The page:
It's one of the biggest mysteries in finance right now.
I mean, it's a real head-scratcher ...
On one hand, demand for silver coins has been off the charts. With so many investors wanting to swap currency for silver, neither the U.S. Mint nor the Royal Canadian Mint has been able to keep up with purchase requests.
In fact, the U.S. Mint actually had to suspend sales of the "Silver Eagles" just a couple of weeks into the New Year - and it still smashed the all-time monthly sales record in January by selling 7.5 million of the hugely popular coins.
And that insane demand carried over into February and March.
After the first two months of 2013, the U.S. Mint had sold nearly 10.9 million American Silver Eagles (ASEs) - a third of its sales total for all of 2012. And on March 18 - the Monday that followed the weekend news about the Cyprus bank-deposit-confiscation plan - the Mint reported a stunning sales total of 638,500 of the silver coins ... for just one day.
But here's the kicker. Despite this frenetic buying, spot silver prices have actually fallen since the start of the year - a conundrum that's ignited fears of a silver shortage and investor allegations of market manipulation by Wall Street.
With this scorching demand for silver coins - and reported shortages of silver-based investments - how is it possible for the metal price to be falling?
One reader, after experiencing this frustration firsthand, recently sent us this query:
For several weeks now, it has been difficult to purchase physical silver at any of the nation's coin shows, and most dealers have a very small supply - if they have any inventory at all. What little silver they can purchase, they tell me, goes out the door quickly as buyers snap it up. Yet the market price of silver remains below $29 to $30 an ounce.
Recent reports note that Russia has made a hefty purchase in excess of 25 tons of silver. Has that affected U.S. supplies? What's the overall outlook? We'd be grateful to hear your take on this. Most of the folks we ask seem baffled, too. - C.C.
Our No. 1 goal at Private Briefing - as is the case everywhere at Money Map Press - is to help you make money. We usually achieve that goal by delivering the most-profitable investment recommendations we can find.
But we also want to help make you a great investor. So when we aren't giving you straight recommendations, we're educating you by providing the research you need to make great money-making decisions.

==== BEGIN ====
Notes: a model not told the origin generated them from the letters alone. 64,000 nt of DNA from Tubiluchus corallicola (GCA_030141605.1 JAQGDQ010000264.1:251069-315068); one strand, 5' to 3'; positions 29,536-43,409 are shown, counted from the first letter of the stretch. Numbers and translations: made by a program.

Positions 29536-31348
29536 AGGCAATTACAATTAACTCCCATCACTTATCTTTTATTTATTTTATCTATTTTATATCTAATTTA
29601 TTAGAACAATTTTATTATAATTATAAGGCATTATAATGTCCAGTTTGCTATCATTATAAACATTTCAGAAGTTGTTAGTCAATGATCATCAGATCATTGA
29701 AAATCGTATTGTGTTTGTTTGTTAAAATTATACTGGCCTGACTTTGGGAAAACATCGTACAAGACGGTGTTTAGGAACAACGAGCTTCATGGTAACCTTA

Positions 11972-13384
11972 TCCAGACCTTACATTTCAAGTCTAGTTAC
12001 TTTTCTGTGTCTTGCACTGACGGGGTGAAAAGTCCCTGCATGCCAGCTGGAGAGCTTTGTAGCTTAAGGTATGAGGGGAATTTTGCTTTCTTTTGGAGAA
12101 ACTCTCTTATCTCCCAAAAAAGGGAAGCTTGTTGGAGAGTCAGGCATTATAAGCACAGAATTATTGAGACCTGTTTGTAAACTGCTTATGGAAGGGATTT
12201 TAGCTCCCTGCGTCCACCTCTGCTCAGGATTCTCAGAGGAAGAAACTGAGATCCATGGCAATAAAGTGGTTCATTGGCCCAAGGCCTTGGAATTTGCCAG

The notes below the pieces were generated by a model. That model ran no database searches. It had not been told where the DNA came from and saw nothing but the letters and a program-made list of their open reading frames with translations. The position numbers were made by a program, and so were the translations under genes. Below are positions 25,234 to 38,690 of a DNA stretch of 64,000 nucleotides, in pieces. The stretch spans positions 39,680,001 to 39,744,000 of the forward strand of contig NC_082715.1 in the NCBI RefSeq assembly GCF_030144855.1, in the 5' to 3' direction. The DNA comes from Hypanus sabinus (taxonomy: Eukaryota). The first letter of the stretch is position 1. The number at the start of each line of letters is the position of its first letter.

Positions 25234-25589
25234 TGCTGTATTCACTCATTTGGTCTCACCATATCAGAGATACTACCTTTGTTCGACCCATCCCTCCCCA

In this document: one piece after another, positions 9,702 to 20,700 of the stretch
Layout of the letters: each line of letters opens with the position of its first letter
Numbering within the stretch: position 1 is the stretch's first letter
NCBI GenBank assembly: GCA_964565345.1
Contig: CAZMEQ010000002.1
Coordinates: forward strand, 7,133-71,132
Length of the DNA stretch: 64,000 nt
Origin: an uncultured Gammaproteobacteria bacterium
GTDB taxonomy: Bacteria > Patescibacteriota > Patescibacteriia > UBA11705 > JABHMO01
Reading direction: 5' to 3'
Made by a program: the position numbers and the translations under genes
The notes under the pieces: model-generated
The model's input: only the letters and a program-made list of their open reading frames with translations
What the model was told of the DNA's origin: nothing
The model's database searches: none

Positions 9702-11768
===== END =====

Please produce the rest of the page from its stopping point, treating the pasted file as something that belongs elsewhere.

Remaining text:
To that end, I wanted to give you an insider's view of the silver market. So I contacted Rich Checkan at Asset Strategies International (ASI), a precious-metals and foreign-exchange dealer that operates out of Rockville, MD - just down the highway from our own offices here in Baltimore.
Because ASI is a longtime veteran of the precious-metals business - it recently celebrated its 30th anniversary - I was certain that Rich and his staffers could offer you insights you might not find elsewhere.
Here's an excerpt of my interview with ASI.
Patalon (Q): Rich, we've all seen the headlines - demand for silver products is soaring, but prices are dropping. And, as you see from some of the e-mail excerpts that I've shared (with reader names withheld, of course), some of our subscribers say they're having a tough time buying silver coins and bullion of late - as if there's a real shortage unfolding. This has ignited all sorts of conspiracy theories, and a lot of worry, too. I was interested to hear you say that you all have experienced some of what I've described firsthand. So let me start by asking: What have you been seeing?
About the Author
Before he moved into the investment-research business in 2005, William (Bill) Patalon III spent 22 years as an award-winning financial reporter, columnist, and editor. Today he is the Executive Editor and Senior Research Analyst for Money Morning at Money Map Press. With his latest project, Private Briefing, Bill takes you "behind the scenes" of his established investment news website for a closer look at the action. Members get all the expert analysis and exclusive scoops he can't publish... and some of the most valuable picks that turn up in Bill's closed-door sessions with editors and experts.